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Introducing Core Data Services (CDS) in SAP Cloud Application Programming Model (CAPM) – Part 2 Decoding CDS Query Language (CQL)

In my previous blog we talked about the different languages and notations in the Core Data Services (CDS). In this part today, we will look at what CDS Query Language(CQL) is;  how many types of CQL there are, and the basic syntaxes of CQL. 


CDS Query language(CQL) within the  SAP Cloud Application Programming Model (CAPM) is a Standard Query Language (SQL) for connecting to databases. Using SQL you can interact with the database like CRUD (Create, Read, Update, Delete) operations, for example. It allows you to get the data from database tables using GET call; you can update the existing data in database table records using PATCH call, or insert new records into the database table using POST call. You can also delete records from a table using DELETE call, and perform a variety of other SQL operations.

Firstly, let us begin by exploring what Core Query Notations (CQN) are.

CQN specifications are used to capture queries as plain JavaScript objects. However, by using the query builder APIs you can use respective objects directly in your code.

Similarly, as you can see in the example below, I added the user understandable query (select, insert, delete, update) in our code. However, once the query is compiled, it is automatically converted to a capm internal query structure (plain javascript object). 

Core Data Services

Core Data Services

What is a Core Expression Notation (CXN)?

CXN is used to capture expressions as plain JavaScript objects. It is a part of the query that will also convert user expression to expression notation. The queries can be any one of the below.

expr = // one of…

  val       |   // [literal values]: #literal-values

  ref       |   // references or functions

  xpr        |   // operator expressions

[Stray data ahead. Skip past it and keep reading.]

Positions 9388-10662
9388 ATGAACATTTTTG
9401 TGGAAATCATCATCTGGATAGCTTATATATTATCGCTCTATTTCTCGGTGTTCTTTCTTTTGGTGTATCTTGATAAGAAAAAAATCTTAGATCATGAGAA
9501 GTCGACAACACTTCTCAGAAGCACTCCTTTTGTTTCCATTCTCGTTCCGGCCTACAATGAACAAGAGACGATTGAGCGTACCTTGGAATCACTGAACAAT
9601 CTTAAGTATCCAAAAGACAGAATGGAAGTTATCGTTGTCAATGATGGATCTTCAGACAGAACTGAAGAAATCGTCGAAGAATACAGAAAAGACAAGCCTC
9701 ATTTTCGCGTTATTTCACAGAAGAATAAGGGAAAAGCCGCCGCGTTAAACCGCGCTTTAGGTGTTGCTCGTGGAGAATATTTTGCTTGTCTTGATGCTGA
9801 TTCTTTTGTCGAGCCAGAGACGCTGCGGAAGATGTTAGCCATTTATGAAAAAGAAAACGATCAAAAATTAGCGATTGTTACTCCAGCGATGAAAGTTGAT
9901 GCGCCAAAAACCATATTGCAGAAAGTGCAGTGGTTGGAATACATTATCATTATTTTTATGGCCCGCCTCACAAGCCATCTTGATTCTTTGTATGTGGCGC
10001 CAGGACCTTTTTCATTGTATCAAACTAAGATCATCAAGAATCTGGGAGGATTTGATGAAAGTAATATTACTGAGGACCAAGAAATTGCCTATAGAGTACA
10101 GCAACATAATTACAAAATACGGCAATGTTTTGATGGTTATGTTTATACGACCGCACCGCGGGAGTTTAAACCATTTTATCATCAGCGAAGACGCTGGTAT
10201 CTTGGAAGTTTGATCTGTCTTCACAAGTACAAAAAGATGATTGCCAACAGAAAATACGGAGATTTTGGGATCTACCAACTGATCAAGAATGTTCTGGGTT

func      |   // function calls

  param  |   // binding parameters

  sym    |   // enum symbol

  SELECT     // subqueries

let exp = cds.parse.expr


CDS QL is based on standard SQL, which it enhances in different ways : 

Using CDS QL you can execute different types of queries. Go about selecting a few columns in the table , joins (LEFT OUTER JOIN), ‘where’ clauses etc.

Postfix Projections : CQL supports the put projections like :

      Normal SQLSELECT name, address.street from Authors;

                   CQl projection SQL : SELECT from Authors { name, address.street };

      It also support “Smart * Selector” like SELECT from Books { *, as author };

Path Expressions  :  Use path expressions to navigate along with associations 

and/or construct elements in any of the SQL clauses. However, with path expressions in ‘from’ clauses, you can fetch entries from a target entity that associate with a parent entity. 

Similarly, path expressions also support all other clauses like ‘where’ clauses, left outer joins, etc.

Core Data Services

Casts in CDL : There are two different constructs commonly called casts.

      Normal SQL :  SELECT cast (foo+1 as Decimal) as bar from Foo; 

                   CDL projection SQL : SELECT from Foo { foo+1 as bar : Decimal };

Excluding Clause: Use the excluding clause in combination with SELECT * to 

select all elements except for the ones listed in the exclude list.

Ex: SELECT from Books { * } excluding { author };

 Output : In the books table results exclude the author column.

Query-Local Mixins: It is used to mixin localization Associations using mixin 

and into a clause.

Ex: SELECT from Books mixin {

  localized : Association to LocalizedBooks on localized.ID = ID;

} into {

  ID, localized.title


Note: Postfix notation only supports this.



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Ravi Krishna Thota is a Developer based out of Mindset’s Hyderabad office. He's been a front-end developer in the SAP space for over 3 years now and has spent the last 1 year as a NodeJS back-end developer with a strong focus on SAP Fiori. Ravi is extremely passionate about learning all things new in the SAP spectrum. When he is not working, you will usually find him hanging out with his friends or lounging in front of the TV.

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